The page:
03.05.2013 0

Report: Treasury has option to default should debt ceiling be reached

By Robert Romano

Another debt limit shocker. Apparently under current federal law, if the debt ceiling — now suspended until May 19 — is reached, the U.S. Treasury gets to decide for itself whether or not it feels like defaulting.

In other words, it would be a political decision. Such are the findings of a then-Government Accounting Office (GAO) report from 1985 when the same question came up during the Reagan Administration.

Back then, the GAO found that “The Secretary of the Treasury does have the authority to choose the order in which to pay obligations of the United States.” And, to wit, “Treasury is free to liquidate obligations in any order it finds will best serve the interests of the United States.”

Simply remarkable.

This means the new Secretary of the Treasury, Jack Lew, has complete discretion to prioritize payments to our creditors — or not — should the debt ceiling is reached.

This bombshell comes atop a recent Inspector General’s report on the Aug. 2011 debt ceiling debacle that found the Treasury itself views that it lacks the statutory authority to prioritize those payments.

“While Congress enacted these expenditures, it did not prioritize them, nor did it direct the President or the Treasury to pay some expenses and not pay others,” the report states. “As a result, Treasury officials determined that there is no fair or sensible way to pick and choose among the many bills that come due every day. Furthermore, because Congress has never provided guidance to the contrary, Treasury’s systems are designed to make each payment in the order it comes due.”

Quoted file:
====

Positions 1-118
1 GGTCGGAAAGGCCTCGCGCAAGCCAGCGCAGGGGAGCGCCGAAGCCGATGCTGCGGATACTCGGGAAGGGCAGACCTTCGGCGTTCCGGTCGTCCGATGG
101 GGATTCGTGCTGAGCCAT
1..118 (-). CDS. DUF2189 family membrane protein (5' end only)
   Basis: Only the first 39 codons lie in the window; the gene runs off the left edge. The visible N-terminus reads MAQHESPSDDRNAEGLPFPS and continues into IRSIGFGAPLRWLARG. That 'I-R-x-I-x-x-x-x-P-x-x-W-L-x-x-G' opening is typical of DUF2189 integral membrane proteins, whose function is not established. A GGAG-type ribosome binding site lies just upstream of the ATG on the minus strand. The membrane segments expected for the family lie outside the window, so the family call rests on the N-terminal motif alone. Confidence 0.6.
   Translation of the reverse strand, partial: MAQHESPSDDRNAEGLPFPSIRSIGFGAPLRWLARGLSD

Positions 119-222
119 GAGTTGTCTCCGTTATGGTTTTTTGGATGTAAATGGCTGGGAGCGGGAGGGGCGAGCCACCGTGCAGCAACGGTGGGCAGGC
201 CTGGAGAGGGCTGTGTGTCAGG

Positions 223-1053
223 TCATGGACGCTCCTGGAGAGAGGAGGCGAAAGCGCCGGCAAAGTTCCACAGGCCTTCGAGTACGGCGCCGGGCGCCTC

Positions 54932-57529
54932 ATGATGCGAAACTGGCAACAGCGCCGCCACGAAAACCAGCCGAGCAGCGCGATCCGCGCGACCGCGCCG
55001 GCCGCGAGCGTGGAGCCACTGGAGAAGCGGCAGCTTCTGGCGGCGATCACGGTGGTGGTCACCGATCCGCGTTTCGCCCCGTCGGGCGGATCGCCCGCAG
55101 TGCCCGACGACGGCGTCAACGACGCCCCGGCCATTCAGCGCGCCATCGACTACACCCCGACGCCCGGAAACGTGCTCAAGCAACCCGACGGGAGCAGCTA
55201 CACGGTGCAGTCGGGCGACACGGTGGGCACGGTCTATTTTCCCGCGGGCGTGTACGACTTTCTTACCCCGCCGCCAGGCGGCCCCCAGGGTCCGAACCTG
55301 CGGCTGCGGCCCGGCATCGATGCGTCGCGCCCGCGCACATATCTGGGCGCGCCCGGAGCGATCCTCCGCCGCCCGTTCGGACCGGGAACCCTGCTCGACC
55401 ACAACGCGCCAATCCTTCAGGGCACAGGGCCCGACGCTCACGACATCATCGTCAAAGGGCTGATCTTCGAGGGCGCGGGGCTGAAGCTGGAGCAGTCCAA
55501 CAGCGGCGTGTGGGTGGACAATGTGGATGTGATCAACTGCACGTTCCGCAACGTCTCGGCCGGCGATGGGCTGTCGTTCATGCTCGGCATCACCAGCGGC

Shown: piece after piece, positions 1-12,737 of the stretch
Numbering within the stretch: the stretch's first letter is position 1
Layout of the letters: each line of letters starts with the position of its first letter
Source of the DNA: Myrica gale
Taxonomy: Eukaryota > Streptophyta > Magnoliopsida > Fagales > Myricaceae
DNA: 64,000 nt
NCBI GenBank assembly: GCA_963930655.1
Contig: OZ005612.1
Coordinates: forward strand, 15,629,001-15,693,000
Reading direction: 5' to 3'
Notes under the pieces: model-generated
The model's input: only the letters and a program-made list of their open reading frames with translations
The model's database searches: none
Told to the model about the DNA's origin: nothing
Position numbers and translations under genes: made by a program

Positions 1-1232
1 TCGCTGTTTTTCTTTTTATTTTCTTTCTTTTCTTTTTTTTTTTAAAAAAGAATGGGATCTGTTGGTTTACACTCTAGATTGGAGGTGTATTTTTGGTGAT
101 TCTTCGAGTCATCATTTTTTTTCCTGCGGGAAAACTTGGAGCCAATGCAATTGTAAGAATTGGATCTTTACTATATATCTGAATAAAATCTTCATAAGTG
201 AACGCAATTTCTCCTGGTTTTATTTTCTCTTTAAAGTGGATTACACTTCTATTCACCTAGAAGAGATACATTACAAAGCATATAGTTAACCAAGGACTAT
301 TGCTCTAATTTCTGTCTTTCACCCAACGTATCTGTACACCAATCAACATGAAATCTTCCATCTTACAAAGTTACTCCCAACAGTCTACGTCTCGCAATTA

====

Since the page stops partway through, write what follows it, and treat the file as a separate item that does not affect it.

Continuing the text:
So, if the debt ceiling is reached, per the Inspector General report, we are led to believe that the current White House would effectively hold our creditors hostage and default. That is, until Congress capitulates on the issue and raises debt limit once more.

Of course, despite the Inspector General report, the Treasury does in fact have the authority to prioritize those payments, whether or not the Department believes doing so is “fair or sensible.”

Section 321 of title 31 of U.S. code states, “The Secretary of the Treasury shall prepare plans for improving and managing receipts of the United States Government and managing the public debt.”

“Managing the public debt” can only be construed to include the authority to manage and ensure that the payment principal and interest of the federal debt is made on time and in full based on whatever revenue is available to the Treasury. The trouble is that it is not mandatory that he do so.

H.R. 807, “The Full Faith and Credit Act,” offered by Rep. Tom McClintock would change all of that. It would require payments be made to our creditors out of revenue in the event the debt ceiling is reached.

There may be those who claim that under current law the Treasury lacks the authority to prioritize payments or that this authority only allows the Department to merely raise funds to pay for the debt. But this is nothing more than political sophistry to provide the Obama Administration a hammer to hold over the heads of Congress to get what he wants.

The “Full Faith and Credit Act” would take that hammer away.

Americans for Limited Government President Bill Wilson in a statement said that it was “shocking that skipping payments is even allowable under the law.”

“No president or Secretary of the Treasury should ever have the option of whether or not to service the debt,” he declared.

Wilson is urging Congress to tie the “Full Faith and Credit Act” to the upcoming vote on the continuing resolution to keep the government funded that expires on March 27. “If this reform is not passed by then, Obama will be able to run the table on Congress by again threatening default. Except this time, he could demand that the debt ceiling be indefinitely suspended or eliminated altogether, removing any legal constraint on the unbridled expansion of the debt, now nearly $16.7 trillion.”

That means come May 19, there might not be a debt ceiling, unless Congress can muster the fortitude to pass the “Full Faith and Credit Act” now.

Short of completely surrendering to Obama and letting the debt grow uncontrolled for posterity, it may be the only way to take the threat of default off the table and restore order to our nation’s fiscal house — before it’s too late.

Robert Romano is the Senior Editor of Americans for Limited Government.

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